French party chiefs concerned by Macron’s pledge of unlimited Ukraine support

Macron is accused of using the conflict to boost his coalition's standing ahead of European elections

French President Emmanuel Macron speaks in the Czech Republic on March 5. AFP
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French President Emmanuel Macron said on Thursday that he would not rule out any option to support Ukraine two years into Russia's invasion, leaders of major French political parties said.

After meeting Mr Macron, the party leaders said they were concerned, with some accusing him of using the conflict to boost his coalition's standing before crucial European elections this summer.

Last week he stunned many in Europe by refusing to rule out sending western ground troops to Ukraine because of Russia's hardening stance.

And this week, Mr Macron urged Ukraine's allies not to be "cowards" in supporting the former Soviet country to fight off the Russian invasion.

Some party leaders on Thursday said he advocated a "no limits" approach to counter Russian President Vladimir Putin.

Green party leader Marine Tondelier said Mr Macron spoke of Mr Putin having "no limits."

Ms Tondelier said it was "extremely worrying" to see Mr Macron tell the meeting: "We must show we have no limits."

Jordan Bardella, president of the far-right National Rally (RN) party, said he had pleaded with Mr Macron "not to go to war with Russia".

The President's thinking includes "no limits and no red lines", said Mr Bardella.

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Far-left heavyweight Manuel Bompard said: "I arrived worried and I left even more worried."

Kremlin spokesman Dmitry Peskov said on Thursday that Mr Macron "continues to raise the level of France's direct involvement" in the Ukraine war.

The French Parliament will have a chance to vote on the country's Ukraine strategy, including a bilateral security treaty signed with Kyiv last month.

Debates and non-binding votes will take place next Tuesday in the National Assembly lower house, and in the Senate upper house on Wednesday.

On Thursday, Mr Macron also met Moldovan President Maia Sandu, pledging France's "unwavering support" for her former Soviet country as tension mounts between her country and pro-Russian separatists.

During the meeting, the two signed a bilateral defence deal and an "economic roadmap", although no details were provided.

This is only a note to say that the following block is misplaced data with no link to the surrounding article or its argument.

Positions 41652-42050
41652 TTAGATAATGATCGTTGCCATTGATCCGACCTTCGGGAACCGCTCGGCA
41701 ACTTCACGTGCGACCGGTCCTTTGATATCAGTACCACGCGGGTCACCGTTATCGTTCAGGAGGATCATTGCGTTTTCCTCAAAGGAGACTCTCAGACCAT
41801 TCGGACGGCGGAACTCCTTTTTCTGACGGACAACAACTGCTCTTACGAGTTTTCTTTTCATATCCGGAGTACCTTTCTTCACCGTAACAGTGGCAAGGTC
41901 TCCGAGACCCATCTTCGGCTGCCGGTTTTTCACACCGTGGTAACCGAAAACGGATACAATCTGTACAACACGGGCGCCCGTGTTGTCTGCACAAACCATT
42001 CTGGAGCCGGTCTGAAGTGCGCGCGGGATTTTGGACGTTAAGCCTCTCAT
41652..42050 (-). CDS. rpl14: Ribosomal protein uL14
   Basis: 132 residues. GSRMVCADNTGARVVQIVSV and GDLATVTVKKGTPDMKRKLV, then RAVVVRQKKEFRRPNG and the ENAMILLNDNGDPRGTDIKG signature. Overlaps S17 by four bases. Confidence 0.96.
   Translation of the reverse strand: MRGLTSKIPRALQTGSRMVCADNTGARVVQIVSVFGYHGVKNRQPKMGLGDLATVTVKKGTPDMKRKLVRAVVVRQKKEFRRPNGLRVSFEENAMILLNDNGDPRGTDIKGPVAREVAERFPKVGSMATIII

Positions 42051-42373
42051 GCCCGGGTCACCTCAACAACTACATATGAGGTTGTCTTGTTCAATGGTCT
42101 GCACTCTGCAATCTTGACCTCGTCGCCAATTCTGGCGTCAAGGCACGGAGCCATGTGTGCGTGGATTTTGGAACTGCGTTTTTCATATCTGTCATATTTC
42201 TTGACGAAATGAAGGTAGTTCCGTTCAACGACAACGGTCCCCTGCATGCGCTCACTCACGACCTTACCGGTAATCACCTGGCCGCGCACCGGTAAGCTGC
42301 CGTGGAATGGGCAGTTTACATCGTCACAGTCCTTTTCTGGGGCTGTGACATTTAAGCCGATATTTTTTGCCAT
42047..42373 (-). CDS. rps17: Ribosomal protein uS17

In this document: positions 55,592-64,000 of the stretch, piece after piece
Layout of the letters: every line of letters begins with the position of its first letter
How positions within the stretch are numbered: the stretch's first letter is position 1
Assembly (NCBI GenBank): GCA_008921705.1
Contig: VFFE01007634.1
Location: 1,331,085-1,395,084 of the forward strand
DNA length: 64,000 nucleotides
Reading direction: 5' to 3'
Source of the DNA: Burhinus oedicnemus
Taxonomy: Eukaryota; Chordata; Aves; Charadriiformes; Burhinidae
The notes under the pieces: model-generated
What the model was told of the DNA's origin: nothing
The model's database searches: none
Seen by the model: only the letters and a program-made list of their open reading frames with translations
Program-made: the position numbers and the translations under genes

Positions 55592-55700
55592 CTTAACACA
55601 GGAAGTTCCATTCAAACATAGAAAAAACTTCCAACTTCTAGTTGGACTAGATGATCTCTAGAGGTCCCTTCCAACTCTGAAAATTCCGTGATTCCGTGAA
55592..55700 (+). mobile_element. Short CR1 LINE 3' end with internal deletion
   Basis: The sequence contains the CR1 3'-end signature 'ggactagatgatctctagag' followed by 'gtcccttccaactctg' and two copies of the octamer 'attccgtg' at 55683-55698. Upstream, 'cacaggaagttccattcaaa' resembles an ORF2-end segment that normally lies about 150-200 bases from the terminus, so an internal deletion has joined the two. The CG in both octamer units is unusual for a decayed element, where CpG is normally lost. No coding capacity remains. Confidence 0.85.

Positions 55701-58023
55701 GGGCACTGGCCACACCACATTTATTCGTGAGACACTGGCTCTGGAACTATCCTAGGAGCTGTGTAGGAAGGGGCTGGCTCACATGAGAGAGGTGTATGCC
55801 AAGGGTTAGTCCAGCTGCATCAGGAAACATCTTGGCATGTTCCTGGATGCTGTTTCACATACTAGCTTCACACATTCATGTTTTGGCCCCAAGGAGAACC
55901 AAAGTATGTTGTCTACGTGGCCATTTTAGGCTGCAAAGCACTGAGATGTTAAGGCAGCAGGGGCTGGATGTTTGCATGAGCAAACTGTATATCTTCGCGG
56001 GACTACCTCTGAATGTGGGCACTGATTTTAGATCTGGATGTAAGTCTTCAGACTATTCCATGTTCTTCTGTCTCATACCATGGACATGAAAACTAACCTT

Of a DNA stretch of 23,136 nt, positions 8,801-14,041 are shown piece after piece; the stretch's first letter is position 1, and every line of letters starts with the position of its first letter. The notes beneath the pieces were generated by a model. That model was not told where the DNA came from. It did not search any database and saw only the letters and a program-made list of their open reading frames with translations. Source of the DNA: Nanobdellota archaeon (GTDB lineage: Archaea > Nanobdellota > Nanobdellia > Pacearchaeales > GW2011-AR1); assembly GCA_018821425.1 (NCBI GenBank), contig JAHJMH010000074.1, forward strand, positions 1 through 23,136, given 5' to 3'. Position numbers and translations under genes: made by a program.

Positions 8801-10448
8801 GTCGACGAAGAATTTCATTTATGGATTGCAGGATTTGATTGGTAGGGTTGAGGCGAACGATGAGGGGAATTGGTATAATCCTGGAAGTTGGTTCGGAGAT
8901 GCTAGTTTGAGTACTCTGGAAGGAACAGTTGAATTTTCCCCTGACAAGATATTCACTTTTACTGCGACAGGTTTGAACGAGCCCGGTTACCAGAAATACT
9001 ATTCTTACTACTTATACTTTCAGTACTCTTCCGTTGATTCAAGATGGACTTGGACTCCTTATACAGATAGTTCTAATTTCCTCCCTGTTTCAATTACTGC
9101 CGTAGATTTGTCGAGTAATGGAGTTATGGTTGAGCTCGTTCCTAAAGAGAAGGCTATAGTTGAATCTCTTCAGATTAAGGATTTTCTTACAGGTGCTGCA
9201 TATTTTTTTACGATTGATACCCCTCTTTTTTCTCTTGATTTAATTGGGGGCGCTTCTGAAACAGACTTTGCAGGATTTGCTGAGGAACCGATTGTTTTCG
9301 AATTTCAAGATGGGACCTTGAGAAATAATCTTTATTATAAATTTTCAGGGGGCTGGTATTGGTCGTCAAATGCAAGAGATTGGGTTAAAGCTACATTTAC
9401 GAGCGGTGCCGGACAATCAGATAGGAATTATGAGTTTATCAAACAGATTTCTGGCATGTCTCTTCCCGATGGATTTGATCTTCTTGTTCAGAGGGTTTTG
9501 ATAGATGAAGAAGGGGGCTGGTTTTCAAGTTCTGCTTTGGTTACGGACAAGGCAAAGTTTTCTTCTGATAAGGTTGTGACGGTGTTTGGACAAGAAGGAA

Later on Thursday, France was also set to host a video conference of nearly 30 countries including Ukraine, which will follow up on the initiatives discussed at an international Ukraine summit hosted by Mr Macron last week.

Before Thursday's meeting with the opposition, Mr Macron had spoken to his predecessors Francois Hollande and Nicolas Sarkozy at the Elysee Palace late on Wednesday.

Mr Hollande later told reporters more aid for Ukraine was needed, as was European unity.

"The only possible response is to show that we are with the Ukrainians in total solidarity, that we are giving them all the support they need, without taking part in any combat ourselves," he said.

Asked about sending troops, the Socialist former president said: "My position on military issues is: The less we say, the better."

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On Wednesday, government spokeswoman Prisca Thevenot said it was "quite obvious" that the RN was not aligned with Mr Macron's call to do everything to ensure Russia's defeat.

Prime Minister Gabriel Attal has accused the RN of "supporting Russia more than Ukraine".

The RN is the largest opposition party in France's lower house of parliament and leads Mr Macron's alliance by a wide margin in European election polls before the June 9 vote.

Most of Mr Macron's European allies have said they would not send troops to Ukraine, while French officials have insisted any such forces could be sent to support operations such as de-mining rather than fighting Russia.

In an apparent response to Mr Macron, Mr Putin has warned of a "real" risk of nuclear war and said: "We also have weapons that can hit targets on their territory."

Updated: March 08, 2024, 12:08 AM